2. I am a bit confused by your second example, once again without knowing exactly what you're attempting to do I'll just go based off the examples you gave in your comment.

In the file manager example I would do what explorer does and first spin though each of the destination directory to determine if any of the destination locations require elevated privileges to copy to. If they do I would mark a flag indicating that the action needs to be performed as an administrator, prompt the user and then perform the entire action as an administrator.

As to the text editor example, I would do something similar as above, when the user gives you a destination directory check to see that you have write access to that location, if not inform the user that they are saving to a location that requires elevation, save their work to a writable location (your program's APPDATA is probably a good place or even TEMP), then fire off the copy procedure which requests elevation, if the user cancels the UAC dialog make sure that you capture this cancel and delete the temporary file.

I would discourage you from keeping an elevated worker process around, if you find that your program needs to request elevation more than a few times (Readas: 1 or 2 corner cases) during the programs lifespan, then I would question why it wasn't marked as always elevated. I like to follow the rule of 'least surprise', when I gave you elevated rights I expect you to only perform the action that requested it, not to continue to pump actions that require elevation through the first request.

All of that being said there is nothing to prevent you from doing the above, once you let some process get elevated rights he can invite in all of his buddies. Based on your desire to keep an elevated process around why not just save the current state of the program, and relaunch the program with elevated privileges and restore the state? This, in my opinion, is the same as having the worker process exist in an always elevated state.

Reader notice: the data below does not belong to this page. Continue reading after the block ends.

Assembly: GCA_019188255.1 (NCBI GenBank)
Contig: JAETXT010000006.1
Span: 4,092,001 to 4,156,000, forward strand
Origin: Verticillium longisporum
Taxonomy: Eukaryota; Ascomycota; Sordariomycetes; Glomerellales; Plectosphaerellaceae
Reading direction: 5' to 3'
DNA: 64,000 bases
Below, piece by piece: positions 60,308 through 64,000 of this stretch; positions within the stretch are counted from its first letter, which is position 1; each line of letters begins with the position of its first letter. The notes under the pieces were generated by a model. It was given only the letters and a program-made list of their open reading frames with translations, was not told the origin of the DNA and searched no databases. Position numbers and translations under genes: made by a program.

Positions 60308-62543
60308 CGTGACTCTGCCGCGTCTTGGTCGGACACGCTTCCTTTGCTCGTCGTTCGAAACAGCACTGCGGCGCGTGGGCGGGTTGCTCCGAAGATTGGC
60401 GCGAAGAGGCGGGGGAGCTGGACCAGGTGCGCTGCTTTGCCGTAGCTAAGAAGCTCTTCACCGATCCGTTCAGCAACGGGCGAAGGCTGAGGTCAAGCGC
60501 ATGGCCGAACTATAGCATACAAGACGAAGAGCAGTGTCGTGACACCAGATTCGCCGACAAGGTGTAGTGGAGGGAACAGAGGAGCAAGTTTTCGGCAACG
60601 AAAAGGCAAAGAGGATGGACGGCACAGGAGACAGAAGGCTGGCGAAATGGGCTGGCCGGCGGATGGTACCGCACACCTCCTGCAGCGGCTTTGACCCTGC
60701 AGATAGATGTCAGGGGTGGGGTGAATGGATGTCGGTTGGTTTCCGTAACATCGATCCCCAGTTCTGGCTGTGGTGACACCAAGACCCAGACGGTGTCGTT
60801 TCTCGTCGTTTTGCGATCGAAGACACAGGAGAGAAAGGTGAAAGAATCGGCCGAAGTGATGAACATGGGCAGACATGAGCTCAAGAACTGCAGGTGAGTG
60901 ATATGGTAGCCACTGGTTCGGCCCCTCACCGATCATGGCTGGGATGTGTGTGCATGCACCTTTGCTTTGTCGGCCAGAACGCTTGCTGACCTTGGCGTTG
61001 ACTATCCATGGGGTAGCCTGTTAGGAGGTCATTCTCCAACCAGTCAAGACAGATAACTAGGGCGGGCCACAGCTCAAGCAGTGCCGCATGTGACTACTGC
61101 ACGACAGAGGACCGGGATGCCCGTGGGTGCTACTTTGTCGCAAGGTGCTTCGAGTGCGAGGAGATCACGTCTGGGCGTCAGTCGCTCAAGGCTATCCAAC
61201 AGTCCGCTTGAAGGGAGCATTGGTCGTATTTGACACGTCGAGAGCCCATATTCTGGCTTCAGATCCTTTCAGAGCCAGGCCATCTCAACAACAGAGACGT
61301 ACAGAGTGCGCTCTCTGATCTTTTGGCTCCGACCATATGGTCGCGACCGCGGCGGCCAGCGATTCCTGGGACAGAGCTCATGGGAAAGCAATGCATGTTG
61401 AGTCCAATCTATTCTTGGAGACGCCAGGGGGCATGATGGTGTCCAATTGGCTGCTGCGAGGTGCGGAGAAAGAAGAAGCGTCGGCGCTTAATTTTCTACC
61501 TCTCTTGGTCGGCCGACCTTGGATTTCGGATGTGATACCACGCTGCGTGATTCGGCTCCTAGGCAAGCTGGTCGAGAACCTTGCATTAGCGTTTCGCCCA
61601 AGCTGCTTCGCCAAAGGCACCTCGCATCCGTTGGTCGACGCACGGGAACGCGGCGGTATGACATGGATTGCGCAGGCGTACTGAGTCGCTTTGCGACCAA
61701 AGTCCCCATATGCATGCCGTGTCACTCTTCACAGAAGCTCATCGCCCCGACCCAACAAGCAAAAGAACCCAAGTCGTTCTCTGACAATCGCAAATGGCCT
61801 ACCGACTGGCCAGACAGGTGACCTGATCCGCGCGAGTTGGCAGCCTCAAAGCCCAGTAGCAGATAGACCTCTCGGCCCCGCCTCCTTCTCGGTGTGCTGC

If you could tell us more about exactly what you're trying to do we might be able to find better ways to accomplish that, without having to run into UAC issues. While there are some very good reasons to write to areas protected by UAC, in most cases programs do not need to write/access to those locations.

share|improve this answer
To get arguments back and forth you can use environment variables and console output, too. If you create a process start info you can set environment variables exclusively for this process and after starting you can read the std output. – Zebi May 10 '11 at 20:44
Hm, more questions come with an answer I guess... For the first part: Would you recommend starting a separate executable or the same executable with different arguments? Would I deploy 1 or 2 .exe files? Second: I potentially need a lot interaction with the elevated process. Just telling it what to do with simple cmdline arguments may not be enough. I need status or data return values. Think of a file manager/text editor: I'm in the middle of copying files, then suddenly determine I need more privileges. The other process needs to continue the copying work seamlessly. Or a text editor that -> – ygoe May 11 '11 at 7:56
<- needs to save a file to a protected location. It must be passed the file data to write which may be some megabytes of data or more. And I'd like to keep that process around for a while so that I can tell it other things to not bug the user for every single action over and over again. Plus, all those operations may or may not need elevation, depending on what they work on. I guess I'd outsource those functions in a common DLL and use it from both executables if there are two. – ygoe May 11 '11 at 7:58